• Zapier employees don’t have to work a specific amount of hours each day. They just work as much as it takes to get the job done.
  • Zapier employees have unlimited vacation time.
  • Zapier customer support agents focus on your problem and give it their all to be empathic and understanding
  • Zapier has more core values they rely on, and you can read more about their culture and values here.

Your company values and culture should follow suit. They should be as specific, actionable and clearly outlined as those. You can even go a step further and create internal documents detailing these values, as well as post them publicly on your site, or at least in hiring content, so that potential team members can see if they’re a fit for your company.

Set Company Culture Goals

Once you have a clear picture of your values, and ideal culture, you should set clear goals, both for your company, and for adopting a company culture. This is extremely important in a remote setting, because you want everyone to understand how they can play a part in embodying the culture you want for your company.

On top, having clear goals for how to proceed towards any objective is always a good idea. If you want to learn more about this process, read our article on how to create a company culture and objectives.

Involve Everyone

Lastly, after you set clear goals and core values, it’s time to make sure everyone is on board with them. Have clear, shareable documents detailing the principles you’ve been working on and make sure everyone on your team reads them.

Unfortunately, that might not be enough. When everyone’s at the office, it’s easy to see a culture flourishing and thriving on its own. Remotely, things might be a bit more difficult to pull off, because a strong company culture relies on an active community to support it. WIth everyone isolated, that’s a bit harder to come to pass.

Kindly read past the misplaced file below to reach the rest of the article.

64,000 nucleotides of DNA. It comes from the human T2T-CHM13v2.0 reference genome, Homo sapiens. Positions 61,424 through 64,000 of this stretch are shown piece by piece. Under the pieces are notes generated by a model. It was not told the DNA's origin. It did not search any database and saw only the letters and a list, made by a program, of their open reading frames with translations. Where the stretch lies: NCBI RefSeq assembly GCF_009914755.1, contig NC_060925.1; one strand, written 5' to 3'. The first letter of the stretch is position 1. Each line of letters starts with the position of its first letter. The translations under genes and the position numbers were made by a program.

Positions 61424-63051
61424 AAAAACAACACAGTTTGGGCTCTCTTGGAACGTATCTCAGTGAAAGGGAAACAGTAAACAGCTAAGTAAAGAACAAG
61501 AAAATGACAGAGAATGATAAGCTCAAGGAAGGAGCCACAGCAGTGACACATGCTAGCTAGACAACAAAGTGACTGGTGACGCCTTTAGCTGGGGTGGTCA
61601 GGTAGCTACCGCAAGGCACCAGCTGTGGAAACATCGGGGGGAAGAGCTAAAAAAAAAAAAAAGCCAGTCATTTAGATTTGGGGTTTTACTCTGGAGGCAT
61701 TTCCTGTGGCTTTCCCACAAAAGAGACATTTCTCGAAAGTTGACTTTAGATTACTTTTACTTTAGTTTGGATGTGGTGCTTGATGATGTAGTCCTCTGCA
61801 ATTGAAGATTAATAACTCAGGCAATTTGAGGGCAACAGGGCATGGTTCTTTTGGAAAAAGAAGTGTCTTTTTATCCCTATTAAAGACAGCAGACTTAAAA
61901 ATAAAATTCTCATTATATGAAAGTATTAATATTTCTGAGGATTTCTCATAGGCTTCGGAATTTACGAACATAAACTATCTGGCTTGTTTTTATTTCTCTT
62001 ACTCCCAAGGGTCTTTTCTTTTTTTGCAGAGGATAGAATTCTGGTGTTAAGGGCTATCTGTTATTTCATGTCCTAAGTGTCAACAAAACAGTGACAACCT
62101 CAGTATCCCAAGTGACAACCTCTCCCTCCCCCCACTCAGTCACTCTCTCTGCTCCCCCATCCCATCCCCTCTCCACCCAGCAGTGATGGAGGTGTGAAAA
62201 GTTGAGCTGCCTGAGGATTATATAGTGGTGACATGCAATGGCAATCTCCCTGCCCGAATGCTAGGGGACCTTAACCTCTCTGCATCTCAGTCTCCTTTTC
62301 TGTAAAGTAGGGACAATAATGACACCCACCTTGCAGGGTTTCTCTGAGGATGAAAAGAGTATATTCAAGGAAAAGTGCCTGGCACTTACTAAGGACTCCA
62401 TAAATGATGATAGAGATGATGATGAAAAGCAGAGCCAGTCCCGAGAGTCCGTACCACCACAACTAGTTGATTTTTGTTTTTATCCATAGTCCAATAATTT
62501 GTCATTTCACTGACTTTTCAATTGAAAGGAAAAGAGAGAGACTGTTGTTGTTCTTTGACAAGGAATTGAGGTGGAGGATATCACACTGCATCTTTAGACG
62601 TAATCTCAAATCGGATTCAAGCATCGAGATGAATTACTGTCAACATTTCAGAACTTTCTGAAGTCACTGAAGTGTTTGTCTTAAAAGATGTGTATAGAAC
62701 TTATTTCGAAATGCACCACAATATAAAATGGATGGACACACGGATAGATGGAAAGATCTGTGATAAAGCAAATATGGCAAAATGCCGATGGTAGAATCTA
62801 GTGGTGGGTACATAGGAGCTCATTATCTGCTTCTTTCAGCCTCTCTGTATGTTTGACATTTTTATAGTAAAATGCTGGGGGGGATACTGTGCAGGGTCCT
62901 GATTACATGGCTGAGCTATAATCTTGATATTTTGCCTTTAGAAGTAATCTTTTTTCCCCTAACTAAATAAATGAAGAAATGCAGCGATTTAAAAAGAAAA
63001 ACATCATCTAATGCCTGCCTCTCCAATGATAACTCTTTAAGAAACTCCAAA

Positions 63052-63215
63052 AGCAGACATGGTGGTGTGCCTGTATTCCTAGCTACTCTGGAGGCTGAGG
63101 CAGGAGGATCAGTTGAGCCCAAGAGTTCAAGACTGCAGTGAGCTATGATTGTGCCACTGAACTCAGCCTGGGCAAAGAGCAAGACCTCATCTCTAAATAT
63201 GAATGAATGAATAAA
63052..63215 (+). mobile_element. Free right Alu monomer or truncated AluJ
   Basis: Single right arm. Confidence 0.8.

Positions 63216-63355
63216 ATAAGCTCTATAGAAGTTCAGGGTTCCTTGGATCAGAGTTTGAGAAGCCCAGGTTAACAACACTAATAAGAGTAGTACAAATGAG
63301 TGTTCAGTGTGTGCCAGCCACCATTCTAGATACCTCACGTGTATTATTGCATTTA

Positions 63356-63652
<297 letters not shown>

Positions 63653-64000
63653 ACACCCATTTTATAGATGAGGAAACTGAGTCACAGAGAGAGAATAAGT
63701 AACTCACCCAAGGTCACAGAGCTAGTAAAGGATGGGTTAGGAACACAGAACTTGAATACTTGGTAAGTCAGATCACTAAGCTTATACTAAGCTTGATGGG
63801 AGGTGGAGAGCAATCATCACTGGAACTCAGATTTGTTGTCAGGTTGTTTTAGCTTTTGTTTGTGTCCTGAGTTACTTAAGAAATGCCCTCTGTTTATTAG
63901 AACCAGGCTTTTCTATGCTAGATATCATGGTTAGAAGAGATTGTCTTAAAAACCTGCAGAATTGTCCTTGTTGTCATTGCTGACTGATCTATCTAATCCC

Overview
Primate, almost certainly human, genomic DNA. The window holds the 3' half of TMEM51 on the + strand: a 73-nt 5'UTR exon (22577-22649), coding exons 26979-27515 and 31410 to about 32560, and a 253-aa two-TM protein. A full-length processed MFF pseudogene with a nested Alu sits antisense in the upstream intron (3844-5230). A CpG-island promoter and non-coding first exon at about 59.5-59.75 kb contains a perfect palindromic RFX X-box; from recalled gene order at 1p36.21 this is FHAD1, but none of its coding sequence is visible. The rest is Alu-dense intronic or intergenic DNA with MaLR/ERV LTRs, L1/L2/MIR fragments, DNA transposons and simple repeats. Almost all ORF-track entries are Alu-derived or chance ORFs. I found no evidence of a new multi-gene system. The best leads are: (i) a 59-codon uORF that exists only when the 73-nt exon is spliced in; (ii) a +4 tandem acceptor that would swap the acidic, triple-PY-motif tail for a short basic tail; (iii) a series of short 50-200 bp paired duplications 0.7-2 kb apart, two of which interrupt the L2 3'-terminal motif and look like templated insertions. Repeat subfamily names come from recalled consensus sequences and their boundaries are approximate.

But not impossible. You can recreate the same feeling online, by focusing on communicating efficiently. A company wide communication system like Slack will go a long way in helping you achieve that, but it won’t be enough.

What we recommend is hosting daily huddles with your team to check out on their progress and interact naturally. We know, this might be a bit harder to pull off during stressful times, and it’ll probably be best to postpone it sometimes.

But commit to it, or any other form of daily check-up. For example, you can have a shared document where everyone summarizes their day.

Any of these options will make it easier for your culture to catch roots.

In Conclusion

Maintaining a strong company culture remotely is not impossible, but it might be a bit harder than it was to do it live. We recommend detailing the core values and objectives of your company, then involving everyone to join in and help you uphold them.

What do you think? How do you manage to maintain a company culture while working remotely?

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Philip Keezer

I’m Philip J. Keezer, president and founder of management consulting firm Grindstone Capital. Dedicated to hard work, learning, positivity and accountability.